NATION

Oldest Student, 85, says Age Is No Barrier To Learning

‘I’m very happy to be receiving this certificate, because I am old and I don’t know when I will no longer be here.’   Eighty-five-year-old Linieta Vakanadakuya and seventy-nine-old Malakai
06 Aug 2016 12:43
Oldest Student, 85, says Age Is No  Barrier To Learning
Acting Prime Minister Aiyaz Sayed-Khaiyum (middle) with graduates from the Fiji National University Sustainable livelihood project training program at Vutia, Rewa yesterday.Photo:Vilimoni Vaganalau.

‘I’m very happy to be receiving this certificate, because I am old and I don’t know when I will no longer be here.’

 

Eighty-five-year-old Linieta Vakanadakuya and seventy-nine-old Malakai Vukiqaqa have proved that age is no barrier to learning.

Ms Vakanadakuya was the oldest student among more than 500 who graduated yesterday at Muanaicake Village, Vutia, Rewa,with certificates in various basic disciplines.

Mr Vukiqaqa was one of the two oldest male graduates. They completed two weeks of training as part of the Fiji National University’s Sustainable Livelihood Project in the district of Vutia in Rewa.

Ms Vakanadakuya, who graduated with a Certificate in Rural Stove Construction and Breadmaking, said she was thankful to have come across the opportunity of attending the training.

“I had always wanted to learn how to bake bread and now I know it.

“I’m very happy to be receiving this certificate because I am old and I don’t know when I will no longer be here,” she said.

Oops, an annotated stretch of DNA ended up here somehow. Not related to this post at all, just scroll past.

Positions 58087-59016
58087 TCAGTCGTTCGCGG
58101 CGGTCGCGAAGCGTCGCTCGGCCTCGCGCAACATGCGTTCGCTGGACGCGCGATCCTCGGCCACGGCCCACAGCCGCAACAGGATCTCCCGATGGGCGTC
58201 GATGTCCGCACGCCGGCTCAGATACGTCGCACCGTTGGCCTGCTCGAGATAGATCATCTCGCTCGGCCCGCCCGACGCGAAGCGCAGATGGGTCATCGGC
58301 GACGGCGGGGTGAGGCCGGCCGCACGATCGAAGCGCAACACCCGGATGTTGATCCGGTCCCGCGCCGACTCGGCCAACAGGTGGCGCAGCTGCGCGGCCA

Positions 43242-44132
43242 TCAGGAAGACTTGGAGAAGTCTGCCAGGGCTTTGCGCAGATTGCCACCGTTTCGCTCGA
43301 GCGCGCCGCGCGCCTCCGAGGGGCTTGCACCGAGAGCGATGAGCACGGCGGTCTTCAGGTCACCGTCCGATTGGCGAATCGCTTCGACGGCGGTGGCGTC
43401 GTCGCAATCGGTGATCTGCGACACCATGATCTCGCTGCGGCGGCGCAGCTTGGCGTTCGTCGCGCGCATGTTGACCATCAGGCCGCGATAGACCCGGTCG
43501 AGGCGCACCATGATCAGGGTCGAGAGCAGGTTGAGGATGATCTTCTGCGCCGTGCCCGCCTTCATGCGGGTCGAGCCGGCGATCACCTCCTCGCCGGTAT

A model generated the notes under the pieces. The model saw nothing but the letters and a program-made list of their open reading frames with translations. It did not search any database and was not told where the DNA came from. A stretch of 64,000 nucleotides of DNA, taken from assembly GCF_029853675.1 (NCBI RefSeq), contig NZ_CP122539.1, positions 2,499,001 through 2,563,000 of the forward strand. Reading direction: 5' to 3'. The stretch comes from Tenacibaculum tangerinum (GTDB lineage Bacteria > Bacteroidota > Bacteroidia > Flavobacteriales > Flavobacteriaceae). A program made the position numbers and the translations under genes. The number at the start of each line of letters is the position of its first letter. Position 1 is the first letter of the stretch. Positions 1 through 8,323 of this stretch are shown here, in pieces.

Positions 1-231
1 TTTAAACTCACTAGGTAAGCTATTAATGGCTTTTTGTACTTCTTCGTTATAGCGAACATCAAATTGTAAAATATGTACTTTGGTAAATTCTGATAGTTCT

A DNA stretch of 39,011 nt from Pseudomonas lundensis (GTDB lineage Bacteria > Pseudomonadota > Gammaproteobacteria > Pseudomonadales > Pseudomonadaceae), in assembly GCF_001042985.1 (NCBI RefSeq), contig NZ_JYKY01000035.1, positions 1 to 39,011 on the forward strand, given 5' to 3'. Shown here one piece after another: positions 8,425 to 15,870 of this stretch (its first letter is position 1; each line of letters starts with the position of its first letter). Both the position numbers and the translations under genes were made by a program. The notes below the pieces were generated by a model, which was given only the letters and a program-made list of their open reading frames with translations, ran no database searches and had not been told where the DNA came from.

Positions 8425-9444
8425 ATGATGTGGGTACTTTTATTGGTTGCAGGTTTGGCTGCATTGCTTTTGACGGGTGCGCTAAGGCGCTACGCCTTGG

Ms Vakanadakuya, who owned a small business for over 35 years, said she would now bake bread  for household consumption and at times for sale.

“It’s good that we have an oven at my relative’s place so I can now bake there,” she said.

Ms Vakanadakuya also urged youths to make use of learning opportunities.

For Mr Vukiqaqa, travelling all the way from his home in Calia Settlement, Navua, to attend the training was worthwhile.

He graduated with a Certificate in Joinery and Coffin Box Construction.

Mr Vukiqaqa said he had worked as a carpenter and a construction worker in Suva for more than 42 years.

“Knowing that carpentry work will be a challenge at this age, I thought of learning how to make coffin boxes which would be suitable for me.

“This certificate will allow me to fulfil my plans as I wish to seek further assistance to set up a small business of making coffin boxes and hire a helper,” he said.

Mr Vukiqaqa said two weeks was not enough as he was keen to learn more about the trade of coffin box making.

“We only had a few days of theory, but the rest of the two weeks was hands on practical,” he said.

Mr Vukiqaqa, whose six children were now all married and settled, hopes to financially support his two grandchildren from his newly found trade.

Edited by Naisa Koroi

Feedback:  filipe.naigulevu@fijisun.com.fj

 

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